Poles join nationwide strike in revolt over abortion ruling

National and World

The conservative rulers are trying to depict the protesters as fascists

Women's Strike action protest against recent tightening of Poland's restrictive abortion law

Women’s rights activists with posters of the Women’s Strike action protest against recent tightening of Poland’s restrictive abortion law in front of the parliament building as inside, guards had to be used to shield right-wing ruling party leader Jaroslaw Kaczynski from angry opposition lawmakers, in Warsaw, Poland, on Tuesday, Oct. 27, 2020. Massive nationwide protests have been held ever since a top court ruled Thursday that abortions due to fetal congenital defects are unconstitutional. Slogan reads ‘Women’s Strike’. (AP Photo/Czarek Sokolowski)

WARSAW, Poland (AP) – People across Poland are vowing to stay off their jobs on Wednesday as part of a nationwide strike to protest a top court ruling that bans abortions in cases of congenitally damaged fetuses.

The nationwide strike comes amid a deepening standoff between angry crowds who have been taking to the streets over the ruling and Poland’s deeply conservative government, which has vowed not to back down.

The constitutional court ruling last Thursday has triggered daily mass protests across this central European nation of 38 million that are exposing deep divisions in a country long a bastion of conservative Catholicism that is now undergoing rapid social transformation.

Rage over the ruling, which would deny legal abortions to women even in cases where a child is sure to die upon birth, has been directed at the Roman Catholic church and Jaroslaw Kaczynski, the ruling party leader and most powerful politician in the country.

In actions unthinkable before, women entered churches on Sunday to disrupt Masses, confronted priests with obscenities and spray-painted church buildings.

Kaczynski accused protesters of seeking “to destroy Poland” late Tuesday and called on his party’s supporters to defend churches “at any cost.”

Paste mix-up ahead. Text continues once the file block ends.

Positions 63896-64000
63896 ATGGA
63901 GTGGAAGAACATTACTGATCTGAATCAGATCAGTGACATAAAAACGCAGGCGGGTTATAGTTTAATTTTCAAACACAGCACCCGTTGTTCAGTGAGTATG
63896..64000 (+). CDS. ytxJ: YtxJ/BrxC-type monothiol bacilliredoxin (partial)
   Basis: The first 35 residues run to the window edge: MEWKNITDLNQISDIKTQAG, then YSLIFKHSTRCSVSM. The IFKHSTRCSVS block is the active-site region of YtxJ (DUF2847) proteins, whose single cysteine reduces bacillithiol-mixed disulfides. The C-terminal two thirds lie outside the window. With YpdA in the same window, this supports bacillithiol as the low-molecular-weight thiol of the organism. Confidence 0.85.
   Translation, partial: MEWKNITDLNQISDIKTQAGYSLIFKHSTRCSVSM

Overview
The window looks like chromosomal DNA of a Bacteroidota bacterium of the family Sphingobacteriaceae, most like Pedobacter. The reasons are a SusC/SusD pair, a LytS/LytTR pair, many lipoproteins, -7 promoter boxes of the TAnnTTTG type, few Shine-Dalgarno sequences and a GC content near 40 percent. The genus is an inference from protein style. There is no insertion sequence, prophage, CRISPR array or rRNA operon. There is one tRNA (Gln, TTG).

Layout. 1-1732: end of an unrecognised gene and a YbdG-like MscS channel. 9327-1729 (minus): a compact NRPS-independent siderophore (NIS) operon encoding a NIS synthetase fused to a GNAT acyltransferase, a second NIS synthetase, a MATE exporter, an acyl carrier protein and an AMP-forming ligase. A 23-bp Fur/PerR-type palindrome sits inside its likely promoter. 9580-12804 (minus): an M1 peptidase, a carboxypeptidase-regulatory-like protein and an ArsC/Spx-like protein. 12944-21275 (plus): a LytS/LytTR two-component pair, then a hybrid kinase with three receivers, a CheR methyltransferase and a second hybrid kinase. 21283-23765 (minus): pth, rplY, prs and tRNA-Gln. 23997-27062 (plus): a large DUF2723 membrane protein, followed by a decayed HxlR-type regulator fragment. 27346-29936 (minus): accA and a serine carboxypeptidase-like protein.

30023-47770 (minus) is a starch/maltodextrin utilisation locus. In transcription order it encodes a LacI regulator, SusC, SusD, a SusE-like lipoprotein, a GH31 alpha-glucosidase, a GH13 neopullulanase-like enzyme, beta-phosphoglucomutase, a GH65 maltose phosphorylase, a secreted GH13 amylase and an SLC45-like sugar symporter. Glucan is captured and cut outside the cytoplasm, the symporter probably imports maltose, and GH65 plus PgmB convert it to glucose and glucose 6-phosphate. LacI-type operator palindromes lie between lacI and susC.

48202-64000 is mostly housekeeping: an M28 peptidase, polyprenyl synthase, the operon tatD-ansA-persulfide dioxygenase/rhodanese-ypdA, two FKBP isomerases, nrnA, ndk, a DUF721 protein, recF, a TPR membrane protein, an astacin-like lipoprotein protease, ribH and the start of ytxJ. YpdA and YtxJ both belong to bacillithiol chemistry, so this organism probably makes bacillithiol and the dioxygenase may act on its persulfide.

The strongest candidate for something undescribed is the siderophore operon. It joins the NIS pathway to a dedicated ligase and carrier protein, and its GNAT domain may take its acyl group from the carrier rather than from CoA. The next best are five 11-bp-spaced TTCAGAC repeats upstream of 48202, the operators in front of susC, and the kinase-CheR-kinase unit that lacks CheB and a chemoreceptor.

He spoke to a camera backed by Polish flags in an announcement that some critics compared to a notorious announcement of martial law in 1981 by communist leader Wojciech Jaruzelski to crack down on anti-regime protests.

Some saw his words as an incitement to violence, since the 71-year-old holds the job of deputy prime minister in charge of police and security services.

On Sunday, members of some far-right groups and soccer fans surrounded churches to defend them, in some cases provoking skirmishes with protesters and police.

Szymon Holownia, the founder of a new centrist political movement, said that Kaczynski, “in the name of defending the Church wants to set fire to the country and drown it in blood.”

Bartosz Weglarczyk, the editor of the news portal Onet, argued that Kaczynski was in effect giving permission to soccer hooligans and far-right extremists “to beat people in the streets.”

Kaczynski, however, insisted it is the protesters risking lives by gathering in huge numbers amid a pandemic.

The conservative rulers are trying to depict the protesters as fascists.

“Left-wing fascism is destroying Poland,” read a headline on state TV on Tuesday.

Interior Minister Mariusz Kaminski on Wednesday vowed “decisive action” by the police “in the face of further attempts of similar acts of aggression and desecration announced by the leaders and organizers of the protests.”

He said 76 people have been detained in connection to protests at churches, and prosecutors are carrying out proceedings in 101 cases.

People have been taking to the streets in massive numbers even as the coronavirus spreads fast, with a record 18,820 new cases and 236 new deaths over the past day.

Meanwhile, social tensions are also rising with ongoing protests by farmers, who are angry about the government’s proposal of a new animal welfare bill that they say will harm them economically.

The Women’s Strike, the key organizers of the protests over the past week, called the strike under the slogan: “We are not going to work.”

Polish media report that some university classes have been called off, while the mayors of Warsaw and Krakow are also supporting the call for workers to stay off their jobs.

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